The bishop ordered a chapel to be built on the spot where the Virgin had appeared, and in it was placed the holy painting in February, 1532. It is now kept in a tabernacle in a frame of gold and silver, covered with plate glass. The tilma is a coarse cloth of ixtl fibre, and of the picture which is painted on it much of the coloring still remains, the blue robe and pink skirt of the Virgin and the surrounding halo being wonderfully well preserved. Ecclesiastics declare that the painting has been examined by many Mexican artists, but the manner of its exact production remains a mystery. Sceptical Mexicans scoff at this and declare the picture is a crude piece of work, while admitting that the coloring is remarkable considering its age.
The present church of Guadalupe was completed in 1836 at a cost of two and a half million dollars. It is a massive stone structure, with a central dome flanked by towers filled with bells. Its height from the floor to the dome is 125 feet. In size the church is quite a cathedral, and its services are so organized. The interior is magnificently adorned, a massive railing of solid silver weighing twenty-six tons enclosing the high altar of Carrara marble. Here is enshrined the sacred tilma. Over the altar are some Latin lines in honor of the Virgin, written specially by Pope Leo XIII. The walls of the basilica are adorned with five frescos portraying the history of Guadalupe. In 1895 a golden crown, richly bejewelled, was presented to the church to be suspended over the painting, the gems having been subscribed by the women of Mexico from their own jewels. It is a glittering mass of diamonds, rubies and sapphires.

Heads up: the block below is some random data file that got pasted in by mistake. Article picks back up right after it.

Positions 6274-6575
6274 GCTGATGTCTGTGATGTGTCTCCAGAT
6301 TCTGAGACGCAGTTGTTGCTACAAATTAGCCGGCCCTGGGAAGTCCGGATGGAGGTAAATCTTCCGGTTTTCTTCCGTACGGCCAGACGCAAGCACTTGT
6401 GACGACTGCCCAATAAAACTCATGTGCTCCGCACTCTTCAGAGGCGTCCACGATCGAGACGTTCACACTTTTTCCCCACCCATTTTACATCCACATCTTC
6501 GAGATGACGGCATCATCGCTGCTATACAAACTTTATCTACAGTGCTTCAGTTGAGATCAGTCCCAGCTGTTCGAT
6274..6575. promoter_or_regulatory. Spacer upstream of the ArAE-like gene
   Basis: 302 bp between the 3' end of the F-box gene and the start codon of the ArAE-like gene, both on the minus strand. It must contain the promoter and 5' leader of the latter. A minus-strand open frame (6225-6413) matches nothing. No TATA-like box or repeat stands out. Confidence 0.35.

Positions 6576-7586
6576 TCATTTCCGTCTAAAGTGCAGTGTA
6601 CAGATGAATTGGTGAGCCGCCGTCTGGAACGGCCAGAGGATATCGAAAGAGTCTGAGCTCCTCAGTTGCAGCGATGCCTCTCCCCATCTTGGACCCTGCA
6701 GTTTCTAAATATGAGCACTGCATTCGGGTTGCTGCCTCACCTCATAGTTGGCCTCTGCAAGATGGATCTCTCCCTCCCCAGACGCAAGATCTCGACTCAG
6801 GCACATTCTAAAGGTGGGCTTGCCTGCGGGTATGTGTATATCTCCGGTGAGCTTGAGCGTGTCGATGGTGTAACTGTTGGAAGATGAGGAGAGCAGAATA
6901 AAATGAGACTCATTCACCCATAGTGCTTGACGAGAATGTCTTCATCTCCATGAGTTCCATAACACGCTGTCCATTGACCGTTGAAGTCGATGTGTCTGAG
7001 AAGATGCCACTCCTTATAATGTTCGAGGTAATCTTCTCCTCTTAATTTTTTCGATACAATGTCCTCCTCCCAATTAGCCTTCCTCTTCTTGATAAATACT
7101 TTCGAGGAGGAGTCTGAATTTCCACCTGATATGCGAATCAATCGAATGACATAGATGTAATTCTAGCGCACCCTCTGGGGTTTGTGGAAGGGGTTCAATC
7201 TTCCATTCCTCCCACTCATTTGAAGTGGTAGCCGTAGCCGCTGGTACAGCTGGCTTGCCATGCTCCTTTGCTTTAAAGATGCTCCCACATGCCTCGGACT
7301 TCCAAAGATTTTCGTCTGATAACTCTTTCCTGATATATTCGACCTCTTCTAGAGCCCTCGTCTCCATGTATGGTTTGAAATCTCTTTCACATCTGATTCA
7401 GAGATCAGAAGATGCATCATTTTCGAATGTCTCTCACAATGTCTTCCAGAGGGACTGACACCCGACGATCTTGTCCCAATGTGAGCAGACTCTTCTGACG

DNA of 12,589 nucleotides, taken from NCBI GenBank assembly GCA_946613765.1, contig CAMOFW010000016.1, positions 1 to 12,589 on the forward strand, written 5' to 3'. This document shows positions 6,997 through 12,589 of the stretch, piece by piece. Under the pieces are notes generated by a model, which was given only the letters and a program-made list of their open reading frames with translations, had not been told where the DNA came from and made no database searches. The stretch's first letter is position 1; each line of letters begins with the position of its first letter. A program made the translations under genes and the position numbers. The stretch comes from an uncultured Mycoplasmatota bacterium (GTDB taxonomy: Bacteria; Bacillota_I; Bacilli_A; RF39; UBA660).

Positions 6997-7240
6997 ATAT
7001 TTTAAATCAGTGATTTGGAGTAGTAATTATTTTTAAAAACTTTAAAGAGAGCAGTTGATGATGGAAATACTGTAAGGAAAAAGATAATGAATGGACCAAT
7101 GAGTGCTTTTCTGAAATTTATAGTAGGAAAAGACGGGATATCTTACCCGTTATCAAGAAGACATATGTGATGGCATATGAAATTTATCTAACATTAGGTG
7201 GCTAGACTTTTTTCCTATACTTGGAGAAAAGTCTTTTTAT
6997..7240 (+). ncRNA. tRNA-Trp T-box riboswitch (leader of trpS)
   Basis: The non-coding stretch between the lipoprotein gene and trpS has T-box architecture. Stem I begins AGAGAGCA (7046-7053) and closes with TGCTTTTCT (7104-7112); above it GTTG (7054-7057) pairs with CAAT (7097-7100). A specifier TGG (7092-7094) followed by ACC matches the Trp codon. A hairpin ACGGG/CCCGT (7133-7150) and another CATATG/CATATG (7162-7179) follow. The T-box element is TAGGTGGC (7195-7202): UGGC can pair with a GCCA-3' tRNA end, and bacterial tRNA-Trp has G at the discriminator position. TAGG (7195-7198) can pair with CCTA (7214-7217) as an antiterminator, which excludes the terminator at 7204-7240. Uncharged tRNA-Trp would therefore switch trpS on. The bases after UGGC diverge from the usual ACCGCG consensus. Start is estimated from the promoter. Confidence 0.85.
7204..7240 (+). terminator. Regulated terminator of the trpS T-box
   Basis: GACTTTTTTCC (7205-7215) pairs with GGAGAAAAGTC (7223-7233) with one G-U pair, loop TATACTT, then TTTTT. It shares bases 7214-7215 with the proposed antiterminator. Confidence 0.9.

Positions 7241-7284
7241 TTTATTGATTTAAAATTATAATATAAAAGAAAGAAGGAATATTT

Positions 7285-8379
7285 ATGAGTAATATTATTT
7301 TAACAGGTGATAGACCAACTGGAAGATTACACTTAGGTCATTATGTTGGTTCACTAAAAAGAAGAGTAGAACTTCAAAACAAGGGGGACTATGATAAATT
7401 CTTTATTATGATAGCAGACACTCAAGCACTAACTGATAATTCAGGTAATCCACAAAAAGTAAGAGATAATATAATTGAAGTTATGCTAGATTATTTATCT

To the right of the church is a chapel built over a spring which gushed from the ground where the Virgin stood, and which the superstitious believe has medicinal properties. At the back of the chapel are the tombs of Santa Ana and several other men famous in Mexican history. Beginning at the church is the hill of Guadalupe, ascended by a long flight of stone steps which lead to a shrine at the summit. It is a long, tiring climb, but all the pious who make pilgrimages to the church ascend the hill. Halfway up are the so-called Stone Sails of Guadalupe, an interesting monument of the romantic past. Some two hundred years ago, so the story runs, a crew of sailors caught in a storm prayed to the Virgin of Guadalupe, vowing that if they were brought safely to land they would carry their ship’s foremast to the hill of Guadalupe and set the sails up before her shrine. Being saved, the sailors fulfilled their promise, and their curious monument was eventually replaced with sails of stone.